However, in their rush to prescribe solutions for poor levels of literacy and numeracy - a favoured solution to the former being penalising poor spelling and grammar in all GCSE exams - the Daily Telegraph rather put its foot in it. See if you can spot the not so deliberate mistake in this headline:
|the original headline - changed later in the day to remove the apostrophe error|
And the chorus of abuse from Telegraph readers directed at GCSE students and their teachers was little better. One correspondent decided it was all the fault of patios. Yes, patios.
But cheap digs aside, the more serious point here is that grammar is once again a battlefield, not because it's necessarily on the frontline of any great linguistics war, but because it's often used as an index for wider social issues, be they standards of education, attitudes to authority or even immigration and single-parent families.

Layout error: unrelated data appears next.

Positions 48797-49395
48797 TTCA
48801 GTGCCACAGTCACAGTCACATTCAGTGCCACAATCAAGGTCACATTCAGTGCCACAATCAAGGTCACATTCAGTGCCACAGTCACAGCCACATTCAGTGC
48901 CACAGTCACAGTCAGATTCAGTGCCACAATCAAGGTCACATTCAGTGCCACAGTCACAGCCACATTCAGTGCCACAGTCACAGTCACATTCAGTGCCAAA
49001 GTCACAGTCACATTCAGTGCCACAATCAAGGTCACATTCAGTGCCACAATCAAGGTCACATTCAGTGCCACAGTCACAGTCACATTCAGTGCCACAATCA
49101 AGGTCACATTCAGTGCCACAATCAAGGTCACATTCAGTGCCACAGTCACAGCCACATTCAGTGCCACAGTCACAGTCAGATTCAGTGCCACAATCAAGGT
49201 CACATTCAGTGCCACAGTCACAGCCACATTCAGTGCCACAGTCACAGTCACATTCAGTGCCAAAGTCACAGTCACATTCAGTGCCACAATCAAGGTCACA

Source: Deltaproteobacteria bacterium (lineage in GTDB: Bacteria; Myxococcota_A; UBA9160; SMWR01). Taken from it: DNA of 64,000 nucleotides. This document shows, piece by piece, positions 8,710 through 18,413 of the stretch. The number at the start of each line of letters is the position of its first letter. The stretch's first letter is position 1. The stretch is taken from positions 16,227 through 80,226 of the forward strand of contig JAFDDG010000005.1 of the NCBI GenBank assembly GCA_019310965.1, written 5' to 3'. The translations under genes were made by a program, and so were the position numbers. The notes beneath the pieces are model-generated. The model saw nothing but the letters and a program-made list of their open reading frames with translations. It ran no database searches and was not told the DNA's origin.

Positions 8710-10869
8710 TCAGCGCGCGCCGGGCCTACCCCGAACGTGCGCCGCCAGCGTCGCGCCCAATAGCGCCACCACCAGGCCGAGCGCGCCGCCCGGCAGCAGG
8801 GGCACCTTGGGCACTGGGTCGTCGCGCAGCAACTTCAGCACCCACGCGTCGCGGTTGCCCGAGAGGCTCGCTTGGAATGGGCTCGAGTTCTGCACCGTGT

In his now infamous Newsnight rant, the historian David Starkey made a link between language and criminality, a link that has never been far away from the surface of some debates about language use (as I've pointed out here on the SFX blog) and one which shows that for many prescriptivists bad grammar is just a few steps away from riots on the streets.